Impact Of Kashmir Conflict On Public Places
18 December 2007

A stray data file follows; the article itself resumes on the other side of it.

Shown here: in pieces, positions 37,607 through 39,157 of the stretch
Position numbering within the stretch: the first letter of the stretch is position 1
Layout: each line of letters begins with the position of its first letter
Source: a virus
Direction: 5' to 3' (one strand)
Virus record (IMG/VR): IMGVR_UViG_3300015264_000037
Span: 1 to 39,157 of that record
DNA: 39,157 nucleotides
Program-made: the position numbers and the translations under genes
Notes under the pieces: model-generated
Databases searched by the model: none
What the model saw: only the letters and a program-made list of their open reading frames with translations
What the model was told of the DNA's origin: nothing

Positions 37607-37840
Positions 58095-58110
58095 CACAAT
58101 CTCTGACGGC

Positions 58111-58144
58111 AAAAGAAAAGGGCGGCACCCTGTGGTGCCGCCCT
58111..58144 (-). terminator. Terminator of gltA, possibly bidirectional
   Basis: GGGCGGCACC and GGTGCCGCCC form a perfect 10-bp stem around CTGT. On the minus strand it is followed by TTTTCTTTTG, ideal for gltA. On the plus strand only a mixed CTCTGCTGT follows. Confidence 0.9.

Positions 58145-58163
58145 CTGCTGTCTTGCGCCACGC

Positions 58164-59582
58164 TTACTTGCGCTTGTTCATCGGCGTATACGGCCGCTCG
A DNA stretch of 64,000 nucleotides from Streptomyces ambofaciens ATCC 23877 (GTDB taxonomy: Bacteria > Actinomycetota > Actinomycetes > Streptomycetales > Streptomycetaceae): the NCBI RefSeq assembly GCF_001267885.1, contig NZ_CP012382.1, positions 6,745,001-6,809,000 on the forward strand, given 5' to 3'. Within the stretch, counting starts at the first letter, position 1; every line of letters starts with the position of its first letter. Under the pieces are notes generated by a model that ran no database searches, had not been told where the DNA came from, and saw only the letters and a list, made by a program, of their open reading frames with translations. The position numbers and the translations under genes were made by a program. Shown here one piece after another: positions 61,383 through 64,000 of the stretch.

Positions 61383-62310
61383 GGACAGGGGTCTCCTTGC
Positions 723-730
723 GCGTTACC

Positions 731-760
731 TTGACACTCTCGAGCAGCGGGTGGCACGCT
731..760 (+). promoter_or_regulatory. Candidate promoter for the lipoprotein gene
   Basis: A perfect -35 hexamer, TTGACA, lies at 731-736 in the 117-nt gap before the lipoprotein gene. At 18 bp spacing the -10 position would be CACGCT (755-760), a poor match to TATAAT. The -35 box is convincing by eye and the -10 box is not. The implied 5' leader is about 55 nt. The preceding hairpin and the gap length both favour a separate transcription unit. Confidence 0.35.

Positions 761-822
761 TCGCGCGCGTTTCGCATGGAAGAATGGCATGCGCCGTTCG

Jammu: For a Kashmiri mother, the uncanny apprehension about the safe return of her son or daughter during the last 17 years of conflict has never abandoned her while seeing them off in the morning for the day's work. Kashmiri mothers have a typical style of seeing off their wards. Prayers gush out in abundance when a son or daughter leaves the home in the morning by asking the mother: Mouji Bahai Narai (Mom, I am leaving). Those thousands of mothers, grand mothers and spouses, who had to come to terms with the most agonizing experience of receiving the dead bodies of their loved ones, have unfortunately seen their apprehensions turning to be a reality. Public places in Kashmir like open fields, bus terminals, roadsides, residential areas and recreational spots have witnessed the dance of death over these years caused by variegated ogres in the form of cross-firing incidents, grenade attacks, bomb blasts and landmine explosions. The official records reveal that 5615 IED blasts, 11660 grenade explosions, 786 rocket attacks, 14826 random firing incidents and 21309 cross firing incidents have occurred over the last 17 years of unceasing conflict. Kashmiris have seen their public places shrinking for them with meshes of barbed wire crisscrossing on the roads, bunkers erupting everywhere and security men flaunting their weapons at every possible place; roadsides, check-posts, streets, street- crossings, pavements, traffic junctions, near schools, hospitals, shrines, tourist spots, in and around rice-fields, maize fields, vegetable fields, orchards and where not. Kashmir watchers say that in the initial years after the inception of turmoil, thousands of buildings and other public places were under the occupation of security forces. Gradually, many of these buildings were vacated, but not all of them. Till November 2007, as many as 1623 government and private buildings including 27 school buildings, 11 hospital buildings and a temple were under the use of security forces in ten districts of the Kashmir valley as per the official records whereas 20902 Kanals of orchard land were under their occupation in nine districts of Kashmir. It is an undeclared norm in Kashmir that when army convoys pass through a road, the rest of the traffic plying on the road has to stop till the convoy passes through, no matter if it requires them to wait for hours together. Over these years of turmoil, the Srinagar-bound passengers from Kupwara always avoid travelling between 9:00 am and 11:00 am on Kupwara-Srinagar highway for this is the time for hundreds of army vehicles to proceed in either of the directions at Drugmulla army cantonment. Newspaper reports reveal that bus or truck drivers had to face the wrath of the army personnel on duty outside the army camps and different places along the roads for ensuring the smooth run of army convoys. A Journalist from outside Kashmir, wrote in an article in news magazine Hardtalk recently: 'Young Jawans with guns, from remote places of India, culturally alienated in this paradise of a completely different culture, always on guard, erect and alert, forever tense, guiding traffic sometimes, telling buses to move, unsmiling, tenuous, tentative, nervous and determined: the visible and omnipresent symbols of Indian armed power versus jehadi militancy, their hands on their trigger.' Being an outsider, the curious Journalist recorded his encounter with a Kashmiri college girl. 'Do you feel normal in crossing the street with all those guns and eyes chasing you, I ask a student. She laughs, as if it's a joke. 'We have got used to it,' she says, and then she laughs again, as if the sound of the laughter can eliminate the silence of her discomfort in public spaces.' The turmoil in Kashmir laid a terrible impact on the tourist places of the valley. All the hot spots of tourism in valley like Gulmarg, Pahalgam, Sonamarg, Dal Lake and Mughal gardens, which used to witness thousand of tourists, all of a sudden turned into not less than any ghost places. the previous two years, before the turmoil started in 1989, had respectively recorded an overwhelming number 7,21,650 and 7,22,30 tourists. This number came down to 5,57,980 in 1989 and in year 1990, it came down to a dismal figure of 10,720 and later continued to remain below 10,000 till year 1996 (source, Tourism department.) Mohammad Azim Tuman is the president of the Houseboat Owners Association. He recalls: 'Those were the years which saw our tourism related business crashing down. it is only for the last few years that we have again started making bucks out of this business.' Hundreds of hotel owners, about, 1500 boat owners and thousands tradesmen at the Kashmir's tourist destinations were left twiddling their thumbs as the tourism business freaked off in and the rest of the tourist. A number of western countries issued travel advisories for their citizens and advised them not to visit Kashmir. A few of them are yet to ease these restrictions though the tourism business has again picked up in Kashmir. The big screens in all the cinema halls across the Kashmir valley had to see the curtain rolling over them with militants placing a blanket ban on this business. Only one of these cinema halls, Neelum, could reopen where only a few people mostly outsiders, visit. Almost all other cinema halls are under the use of security forces now. Cultural activities in Kashmir were the other casualty. The Academy of Art Culture and Languages, which used to organized cultural programmes in the valley, had to cease its operations. Zaffar Iqbal Manhas, who has since long been associated with the Academy and has now become the Additional Secretary of the organization, says that the bomb explosion in 1990 in Tagore Hall, where the Academy used to hold theatre shows, created fear psychosis among the artists. 'Apart from causing heavy damage to the Tagore Hall, the explosion created scare among the artists and they hesitated to come forward for participating in activities like theatre shows, district drama festivals etc. the field activities of the Academy came to a nought. Some activities could be held in border areas of Uri and Tangdar only', recalls Manhas. According to Manhas, the Cultural Academy had just got restricted to drawing salary for its employees who had hardly anything to do. 'Everything came to halt. not to talk of the yearly conferences, we could not even hold the routine programmes like music festivals, Nataks at public places. the then Secretary of the Cultural Academy, Mohammad Yousuf Taing had to migrate to Jammu he had to operate from Jammu', says the present Additional Secretary of the Academy. He opines that a wrong perception about Cultural Academy had spread around. 'Almost 98 percent of the people in Kashmir had a strange notion about the Cultural Academy. they were of the view that the activities of the Cultural Academy are anti-Islamic. This exposed the Academy and its employees to a threat perception. I exactly remember that the employees of the academy would hesitate to disclose that they were working with the Academy.' Manhas says that the misconception about the Academy was there despite the fact that it used to do a lot of good work about the cultural history. 'Our work was even made the basis for further research in Kashmir University. the Academy was able to compose a voluminous Kashmiri dictionary. We have carried out research on Sufi saints like Sheikhul Aalum, Lal Ded Shah-e-Hamdan, Budshah and Kashmiri poets like Gani Kashmiri, Mehjoor etc' , observes Manhas whois also a well-known writer in Kashmir. Over the years of conlict in Kashmir, the public apperance at shrines also received a dent. Over these years in Kashmir two most important shrines - The Hazratbal Shrine and the Charar-e-Sharief Shrine witnessed direct impact on three occasions. In October 1993, a standoff between army and militants lasted for 33 days and ended peacefully. Later in March 1996, the shrine again came under siege and a bloody encounter later followed. In 1995, the shrine of Kashmir's patron saint Sheihk Noor-u-Din Noorani was after a three- month seige. After these episodes, frisking is done at most of the important shrines of Kashmir when people visit them. * The author is the staffer of Kashmir Times. This is the fifth and final article of a series of articles as part of Panos, South Asia fellowship.